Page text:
Review: Triple Town

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What is with our predisposition for match 3? What purpose does it serve our primordial lizard brains to delight us when we put three of something together and watch it disappear? Whatever the reason may be, the game industry has seized upon this weakness with terrible force, compelling us to crush candies and swap orbs and do all sorts of ridiculous things to rack up points. Triple Town would be no different, save for one additional level of complexity that adds a unique hint of progression to the formula.

Rounds in Triple Town take place on small islands, gridded off for you to set your plants and buildings on. You’re given something to place, anything from a tuft of grass to a sturdy oak to an entire house, which you can put on any open square. If three of the same thing end up adjacent to each other, such as three bushes, they combine on the spot of the last one placed into the next level of thing, such as a tree. In this way you can work your way up from grass to bush to tree to house to mansion to castle and on. Most of the time you’ll be placing grass but you occasionally get higher-level objects straightaway, which you can use to your advantage or store in your single storage spot for later.


There are other factors at play, such as bears you must place that move about and block your construction, or crystals that act as wildcards, combining with any two other things to complete the set. Your goal is to amass points and reach certain milestones like Settlement and City, and the simple challenge of trying to finagle everything into place is honestly enough to keep you going. You’ll slowly start puzzling out how to plan your grasses ahead to get the bushes in the right places to get trees where you want, and then realize you need to plan even further for the houses that the trees become. There’s a remarkable amount of planning and strategizing involved, as well as the challenges of unexpected bear or crystal appearances.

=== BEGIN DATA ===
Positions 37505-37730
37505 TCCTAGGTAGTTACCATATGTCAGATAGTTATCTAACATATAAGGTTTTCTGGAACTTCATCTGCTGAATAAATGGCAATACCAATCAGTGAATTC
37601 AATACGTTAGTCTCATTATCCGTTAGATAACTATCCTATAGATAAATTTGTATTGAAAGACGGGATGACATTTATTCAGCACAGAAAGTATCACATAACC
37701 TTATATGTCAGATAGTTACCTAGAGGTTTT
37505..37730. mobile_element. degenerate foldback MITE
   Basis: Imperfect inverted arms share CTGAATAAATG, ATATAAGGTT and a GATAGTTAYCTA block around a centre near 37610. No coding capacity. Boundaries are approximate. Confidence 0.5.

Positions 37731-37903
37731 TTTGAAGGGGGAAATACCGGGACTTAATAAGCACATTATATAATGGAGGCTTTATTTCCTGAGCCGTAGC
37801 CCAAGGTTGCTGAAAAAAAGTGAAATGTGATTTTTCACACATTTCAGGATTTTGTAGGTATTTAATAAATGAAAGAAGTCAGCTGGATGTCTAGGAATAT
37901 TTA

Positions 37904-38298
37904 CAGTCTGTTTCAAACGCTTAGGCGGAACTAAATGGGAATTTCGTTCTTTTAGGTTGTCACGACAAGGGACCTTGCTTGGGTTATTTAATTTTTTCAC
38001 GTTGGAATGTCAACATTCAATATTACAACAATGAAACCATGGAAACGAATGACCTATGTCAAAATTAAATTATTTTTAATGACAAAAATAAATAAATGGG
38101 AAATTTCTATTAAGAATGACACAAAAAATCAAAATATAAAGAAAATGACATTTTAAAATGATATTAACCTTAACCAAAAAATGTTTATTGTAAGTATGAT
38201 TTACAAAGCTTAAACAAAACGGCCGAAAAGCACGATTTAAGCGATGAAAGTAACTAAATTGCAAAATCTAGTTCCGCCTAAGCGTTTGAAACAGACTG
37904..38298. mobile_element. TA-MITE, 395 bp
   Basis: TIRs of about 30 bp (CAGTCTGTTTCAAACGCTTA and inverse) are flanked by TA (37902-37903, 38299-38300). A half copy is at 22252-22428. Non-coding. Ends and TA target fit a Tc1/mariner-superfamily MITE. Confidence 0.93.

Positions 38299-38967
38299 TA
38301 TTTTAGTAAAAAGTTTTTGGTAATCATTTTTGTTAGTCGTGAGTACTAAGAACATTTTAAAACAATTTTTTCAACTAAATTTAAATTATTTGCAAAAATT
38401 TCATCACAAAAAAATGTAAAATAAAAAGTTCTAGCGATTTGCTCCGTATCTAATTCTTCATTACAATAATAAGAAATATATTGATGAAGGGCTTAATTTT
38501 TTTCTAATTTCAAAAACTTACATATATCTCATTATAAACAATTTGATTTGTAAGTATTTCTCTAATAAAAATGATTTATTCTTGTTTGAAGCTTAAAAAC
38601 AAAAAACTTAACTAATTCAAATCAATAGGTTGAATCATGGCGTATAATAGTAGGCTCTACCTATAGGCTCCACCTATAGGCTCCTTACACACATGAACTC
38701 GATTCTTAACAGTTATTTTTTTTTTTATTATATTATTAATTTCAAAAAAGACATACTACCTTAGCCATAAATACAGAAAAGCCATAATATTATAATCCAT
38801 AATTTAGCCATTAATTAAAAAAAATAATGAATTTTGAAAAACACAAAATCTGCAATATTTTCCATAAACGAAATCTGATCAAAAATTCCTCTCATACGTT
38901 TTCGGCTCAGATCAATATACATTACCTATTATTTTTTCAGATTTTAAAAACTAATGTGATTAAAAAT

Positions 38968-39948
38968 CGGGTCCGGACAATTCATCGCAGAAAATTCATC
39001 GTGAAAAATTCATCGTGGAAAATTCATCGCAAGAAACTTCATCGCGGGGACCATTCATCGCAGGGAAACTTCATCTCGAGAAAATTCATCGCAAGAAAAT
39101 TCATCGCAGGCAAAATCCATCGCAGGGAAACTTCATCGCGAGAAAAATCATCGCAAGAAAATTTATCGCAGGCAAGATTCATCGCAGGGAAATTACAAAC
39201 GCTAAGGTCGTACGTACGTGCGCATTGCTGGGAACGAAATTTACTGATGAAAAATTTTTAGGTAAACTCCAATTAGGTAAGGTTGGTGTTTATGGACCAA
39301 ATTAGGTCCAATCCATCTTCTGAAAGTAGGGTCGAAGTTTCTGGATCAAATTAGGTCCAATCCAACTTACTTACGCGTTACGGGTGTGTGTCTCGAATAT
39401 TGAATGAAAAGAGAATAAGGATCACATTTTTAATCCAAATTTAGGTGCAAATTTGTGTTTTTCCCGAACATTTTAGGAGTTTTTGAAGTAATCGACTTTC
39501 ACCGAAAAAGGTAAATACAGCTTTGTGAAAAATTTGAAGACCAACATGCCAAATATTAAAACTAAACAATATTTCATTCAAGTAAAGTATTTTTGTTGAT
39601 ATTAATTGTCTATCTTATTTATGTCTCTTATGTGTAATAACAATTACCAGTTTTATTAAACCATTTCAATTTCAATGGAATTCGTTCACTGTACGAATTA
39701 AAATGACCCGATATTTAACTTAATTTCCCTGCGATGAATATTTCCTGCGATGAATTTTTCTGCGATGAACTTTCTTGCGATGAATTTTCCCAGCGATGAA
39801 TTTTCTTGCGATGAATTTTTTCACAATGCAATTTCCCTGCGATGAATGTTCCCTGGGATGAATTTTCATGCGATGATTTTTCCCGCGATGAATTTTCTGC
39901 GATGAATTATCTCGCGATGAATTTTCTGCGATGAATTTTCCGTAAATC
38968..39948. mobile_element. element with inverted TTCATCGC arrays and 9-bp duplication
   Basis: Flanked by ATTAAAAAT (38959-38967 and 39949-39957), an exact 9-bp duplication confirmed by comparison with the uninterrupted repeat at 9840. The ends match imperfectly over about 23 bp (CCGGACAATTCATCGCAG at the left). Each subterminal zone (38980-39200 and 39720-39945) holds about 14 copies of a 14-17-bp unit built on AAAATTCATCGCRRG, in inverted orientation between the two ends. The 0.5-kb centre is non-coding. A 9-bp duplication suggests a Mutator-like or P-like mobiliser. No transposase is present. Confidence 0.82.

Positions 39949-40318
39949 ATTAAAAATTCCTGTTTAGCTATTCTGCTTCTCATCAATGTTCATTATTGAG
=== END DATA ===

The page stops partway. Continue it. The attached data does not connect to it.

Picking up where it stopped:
All this would make for a fine coffee-break puzzle game, at least for awhile, but there’s thankfully more to it than that. As you play, you obtain special items like farms and ores that cannot be used in normal maps. In between rounds, you travel to your capital city where you can place these to grant you additional resources periodically. These resources come in the form of items that can be used during rounds to place certain clutch objects when you need them most. The capital follows the same match-3 rules as well, meaning placing your special items intelligently can yield much greater returns. Triple Town basically gives you a hub city to develop which provides resources that makes the individual puzzles easier, allowing you to earn more items to develop your hub. It’s a brilliant little gameplay loop that can keep you hooked for want of one more upgrade to your city.


It’s almost a perfect package, but I must admit the presentation drags it down a little. The actual feel of Triple Town is like that of a Flash game, trapped in a static windowed mode with simple vector graphics and animation. There’s almost no polish to the menus or buttons, either, which makes them feel more like developer placeholders than finished products. The sound is adequate for what it is but does nothing to alleviate the otherwise cheap feel of the game. Coming off of titles like Mini Metro that manage to be simple AND stylish, Triple Town can feel a bit disappointing. Still, the core mechanics are plenty solid and the progression systems are very addictive, so if you can look past the presentation you’ll have a lovely little timesink to enjoy here.

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